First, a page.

The Samhan (Korean pronunciation: [sam.ɦan]) of Korean history (also Proto-Three Kingdoms of Korea) comprises the confederacies of Mahan, Jinhan, and Byeonhan in the central and southern Korean peninsula, during the final century BCE and the early centuries CE. These confederacies were eventually absorbed into two of the Three Kingdoms of Korea by the 4th century CE. The Samhan period is generally considered a subdivision of the Three Kingdoms Period. Samhan is also an alternate name for the Three Kingdoms of Korea.
Sam (三) is a Sino-Korean word meaning "three," and Han is a Korean word meaning "great (one), grand, large, much, many". Han was transliterated into Chinese characters 韓, 幹, or 刊, but is unrelated with the Han in Han Chinese and the Chinese kingdoms and dynasties also called Han (漢). Ma means south, Byeon means shining and Jin means east.
The Samhan are thought to have formed around the time of the fall of Gojoseon in northern Korea in 108 BC, around when the state of Jin in southern Korea also disappears from written records. By the 4th century, Mahan was fully absorbed into the Baekje kingdom, Jinhan into the Silla kingdom, and Byeonhan into the Gaya confederacy, which was later annexed by Silla.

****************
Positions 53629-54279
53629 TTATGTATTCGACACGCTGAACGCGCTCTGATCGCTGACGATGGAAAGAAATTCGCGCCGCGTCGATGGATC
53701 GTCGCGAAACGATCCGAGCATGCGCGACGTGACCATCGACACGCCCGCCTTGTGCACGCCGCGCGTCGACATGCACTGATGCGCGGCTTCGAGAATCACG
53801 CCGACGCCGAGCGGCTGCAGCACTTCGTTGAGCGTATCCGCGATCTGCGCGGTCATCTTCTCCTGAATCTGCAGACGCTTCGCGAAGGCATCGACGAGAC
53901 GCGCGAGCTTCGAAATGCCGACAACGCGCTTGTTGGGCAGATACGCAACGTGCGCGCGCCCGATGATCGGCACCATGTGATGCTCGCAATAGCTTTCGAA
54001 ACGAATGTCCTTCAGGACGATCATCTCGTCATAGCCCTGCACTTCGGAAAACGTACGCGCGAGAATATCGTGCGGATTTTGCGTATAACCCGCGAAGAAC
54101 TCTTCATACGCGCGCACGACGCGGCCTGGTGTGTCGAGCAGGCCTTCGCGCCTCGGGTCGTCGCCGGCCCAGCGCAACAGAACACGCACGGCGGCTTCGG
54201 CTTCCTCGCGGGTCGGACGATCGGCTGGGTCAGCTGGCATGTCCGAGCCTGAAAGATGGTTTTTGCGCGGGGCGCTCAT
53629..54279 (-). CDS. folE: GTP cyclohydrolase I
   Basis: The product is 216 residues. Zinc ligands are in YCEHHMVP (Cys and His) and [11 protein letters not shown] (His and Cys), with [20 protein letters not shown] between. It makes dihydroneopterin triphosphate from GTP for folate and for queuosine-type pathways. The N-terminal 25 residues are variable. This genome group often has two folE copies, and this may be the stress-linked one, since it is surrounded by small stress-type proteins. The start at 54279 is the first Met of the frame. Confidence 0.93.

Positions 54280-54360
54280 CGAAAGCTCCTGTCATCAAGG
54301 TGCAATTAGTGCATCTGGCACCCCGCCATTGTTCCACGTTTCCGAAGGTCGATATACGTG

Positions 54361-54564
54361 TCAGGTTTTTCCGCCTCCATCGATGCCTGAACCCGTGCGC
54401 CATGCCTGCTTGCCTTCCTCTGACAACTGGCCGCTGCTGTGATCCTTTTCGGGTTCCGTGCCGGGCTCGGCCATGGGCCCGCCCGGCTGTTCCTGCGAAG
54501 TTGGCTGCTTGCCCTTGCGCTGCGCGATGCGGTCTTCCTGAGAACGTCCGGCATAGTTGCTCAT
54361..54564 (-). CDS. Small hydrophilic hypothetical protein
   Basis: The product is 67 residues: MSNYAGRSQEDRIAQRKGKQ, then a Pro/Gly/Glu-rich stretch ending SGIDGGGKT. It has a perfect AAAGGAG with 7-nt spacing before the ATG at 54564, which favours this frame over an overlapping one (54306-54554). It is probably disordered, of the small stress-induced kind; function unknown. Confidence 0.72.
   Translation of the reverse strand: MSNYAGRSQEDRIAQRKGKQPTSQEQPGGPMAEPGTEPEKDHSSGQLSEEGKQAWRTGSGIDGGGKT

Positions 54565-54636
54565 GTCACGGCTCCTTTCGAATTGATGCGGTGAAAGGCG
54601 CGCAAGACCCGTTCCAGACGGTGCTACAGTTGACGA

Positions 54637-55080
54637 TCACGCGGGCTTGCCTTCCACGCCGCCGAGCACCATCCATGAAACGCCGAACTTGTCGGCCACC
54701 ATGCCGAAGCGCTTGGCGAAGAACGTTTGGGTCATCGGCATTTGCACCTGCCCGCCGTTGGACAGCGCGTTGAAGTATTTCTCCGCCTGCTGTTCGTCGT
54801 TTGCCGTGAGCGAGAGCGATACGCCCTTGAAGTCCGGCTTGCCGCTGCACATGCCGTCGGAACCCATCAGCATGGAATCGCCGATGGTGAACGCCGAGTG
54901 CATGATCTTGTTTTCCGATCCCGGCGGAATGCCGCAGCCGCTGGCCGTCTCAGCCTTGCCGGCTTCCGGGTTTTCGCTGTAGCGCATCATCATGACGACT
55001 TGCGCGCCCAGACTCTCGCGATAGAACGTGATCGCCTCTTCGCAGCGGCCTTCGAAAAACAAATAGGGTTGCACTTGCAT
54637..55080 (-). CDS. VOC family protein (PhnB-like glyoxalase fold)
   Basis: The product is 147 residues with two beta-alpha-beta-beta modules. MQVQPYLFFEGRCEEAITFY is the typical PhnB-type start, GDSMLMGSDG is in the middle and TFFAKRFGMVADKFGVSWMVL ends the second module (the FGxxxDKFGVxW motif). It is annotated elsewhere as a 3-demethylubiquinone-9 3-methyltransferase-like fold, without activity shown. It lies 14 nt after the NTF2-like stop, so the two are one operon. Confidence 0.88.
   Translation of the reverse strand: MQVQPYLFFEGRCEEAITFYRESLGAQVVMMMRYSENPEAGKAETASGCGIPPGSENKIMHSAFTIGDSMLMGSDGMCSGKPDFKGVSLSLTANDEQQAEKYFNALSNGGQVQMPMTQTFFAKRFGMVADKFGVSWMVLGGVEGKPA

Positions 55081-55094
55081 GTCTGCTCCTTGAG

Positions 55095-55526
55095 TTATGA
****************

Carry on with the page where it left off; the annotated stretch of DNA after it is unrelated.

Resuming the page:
Beginning in the 7th century, Samhan became synonymous with the Three Kingdoms of Korea. The "Han" in the names of the Korean Empire, Daehan Jeguk, and the Republic of Korea (South Korea), Daehan Minguk, are named in reference to the Three Kingdoms of Korea, not the ancient confederacies in the southern Korean Peninsula.
Samhan became an alternate name for the Three Kingdoms of Korea beginning in the 7th century.
According to the Samguk Sagi and Samguk Yusa, Silla implemented a national policy, "Samhan Unification" (Hangul: 삼한일통), to integrate refugees and migrants from Baekje and Goguryeo. In 1982, a memorial stone dating back to 686 was discovered in Cheongju with an inscription: "The Three Han were unified and the domain was expanded." During the Later Silla period, the concepts of Samhan as the ancient confederacies and the Three Kingdoms of Korea were merged. In a letter to an imperial tutor of the Tang dynasty, Choe Chiwon equated Byeonhan to Baekje, Jinhan to Silla, and Mahan to Goguryeo. By the Goryeo period, Samhan became a common name to refer to all of Korea. In his Ten Mandates to his descendants, Wang Geon declared that he had unified the Three Han (Samhan). Samhan continued to be a common name for Korea during the Joseon period, as evidenced by its widespread usage in the Annals of the Joseon Dynasty.